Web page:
According to Ahmad Hasan Abu al Khayr al-Masri, al-Qaeda has embraced the split. The man Masri would replace as an upranking to No. 2 of the leadership position in the terror group, is al Qaeda leader Ayman al-Zawahiri. Zawahiri expressed his opinion on the split in a supportive manner and called for infighting between jihadist groups to end.

Although Jabhat Fateh al-Sham was no longer linked to an external entity, the U.S. still kept it on its list of foreign terrorist groups and continued to target air strikes.

Therefore, in January, Jabhat Fateh al-Sham dissolved itself and formed an alliance with four smaller Syrian jihadist groups called Hayat Tahrir al-Sham. The move seemed to deem an attempt by the group to distance itself from al-Qaeda.

Tahrir al-Sham as since then fought rebel groups for control of the Idlib province in Syria, implying that it was them who had instigated suicide bombs on Saturday against the military in the government-controlled city of Homs.

Although the death of Abu al-Khayr al-Masri is uncertain, the Guardian has stated that he has been killed based off of what jihadists are stating.

The immediate circumstances of Masri’s death were unclear. Video online showed a tan four-door Kia sedan destroyed at a roadside with a large hole in its canopy but its windscreen mostly intact. The location of the attack was unusually far west for a US drone strike.

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International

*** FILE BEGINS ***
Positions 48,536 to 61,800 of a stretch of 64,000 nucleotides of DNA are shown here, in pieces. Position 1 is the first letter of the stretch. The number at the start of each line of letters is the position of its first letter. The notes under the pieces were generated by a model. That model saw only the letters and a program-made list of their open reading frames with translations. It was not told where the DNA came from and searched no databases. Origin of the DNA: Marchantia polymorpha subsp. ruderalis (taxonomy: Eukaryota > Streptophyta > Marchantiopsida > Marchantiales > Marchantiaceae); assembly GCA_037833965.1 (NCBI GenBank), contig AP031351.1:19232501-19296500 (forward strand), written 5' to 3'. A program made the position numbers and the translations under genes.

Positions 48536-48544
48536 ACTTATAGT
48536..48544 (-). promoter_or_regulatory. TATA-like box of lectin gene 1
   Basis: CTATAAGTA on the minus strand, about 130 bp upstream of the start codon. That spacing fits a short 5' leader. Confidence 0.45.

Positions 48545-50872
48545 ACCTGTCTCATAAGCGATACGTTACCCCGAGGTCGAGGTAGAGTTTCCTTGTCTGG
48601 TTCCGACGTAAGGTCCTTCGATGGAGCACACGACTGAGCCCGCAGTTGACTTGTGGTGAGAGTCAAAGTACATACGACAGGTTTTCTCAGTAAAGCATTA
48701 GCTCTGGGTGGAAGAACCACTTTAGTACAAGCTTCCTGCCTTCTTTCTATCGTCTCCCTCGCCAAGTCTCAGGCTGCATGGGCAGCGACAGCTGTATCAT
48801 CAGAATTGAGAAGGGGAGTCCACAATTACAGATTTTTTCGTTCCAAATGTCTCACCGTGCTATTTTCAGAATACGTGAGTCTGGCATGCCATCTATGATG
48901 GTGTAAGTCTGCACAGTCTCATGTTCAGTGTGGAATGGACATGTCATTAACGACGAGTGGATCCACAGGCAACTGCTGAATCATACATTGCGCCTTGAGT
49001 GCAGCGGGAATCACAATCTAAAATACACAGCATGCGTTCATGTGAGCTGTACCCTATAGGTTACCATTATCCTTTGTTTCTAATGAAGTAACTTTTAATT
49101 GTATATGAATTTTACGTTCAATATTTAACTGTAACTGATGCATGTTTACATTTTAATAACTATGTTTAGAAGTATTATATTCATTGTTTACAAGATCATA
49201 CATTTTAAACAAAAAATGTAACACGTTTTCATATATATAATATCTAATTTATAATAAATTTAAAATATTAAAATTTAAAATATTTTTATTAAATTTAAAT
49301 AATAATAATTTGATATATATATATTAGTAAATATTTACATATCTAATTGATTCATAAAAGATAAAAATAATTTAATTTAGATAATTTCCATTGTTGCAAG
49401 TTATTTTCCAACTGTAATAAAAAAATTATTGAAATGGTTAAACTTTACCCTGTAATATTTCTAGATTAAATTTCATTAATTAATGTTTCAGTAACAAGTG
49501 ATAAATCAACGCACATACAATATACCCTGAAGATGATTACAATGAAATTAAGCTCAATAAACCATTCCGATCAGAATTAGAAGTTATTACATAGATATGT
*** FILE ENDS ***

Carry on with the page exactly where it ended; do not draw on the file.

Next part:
Honor Killings are Never Justifiable, Not Ever or Anywhere!

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I have decided to shed some light on some insights about honor killings, amidst one that occurred in my parents’ home country, Pakistan, yesterday. An upcoming supermodel by the name of Qandeel Baloch was killed by her brother in Multan, Paksitan while her parents were in their bedroom, asleep. The model was allegedly there to visit family or for other reasons. The brother who strangled her to death, reportedly after he drugged her, was interviewed and showed no remorse for his wrongdoing. Of course, what he did is inexcusable in all ways and is unsurpassable as a violation and a wrongdoing!

Baloch’s brother, who took her life, was embarrassed by his sister’s career as a supermodel and was aghast at her actions in this profession. This, however, can never justify the fact that he felt he had to end her life. Not only in this culture, mostly and especially in Pakistan’s rural areas, is this prevalent. It happens in other areas of the world and this is not attributable to Pakistanis or any type of Muslim or the religion itself, Islam. Anyway, surely you can recall the incident that was reported on television a few years ago. A man killed his daughter by running her over with a car, as well as her attempts to kill her boyfriend and his mother. He killed her because she had a boyfriend.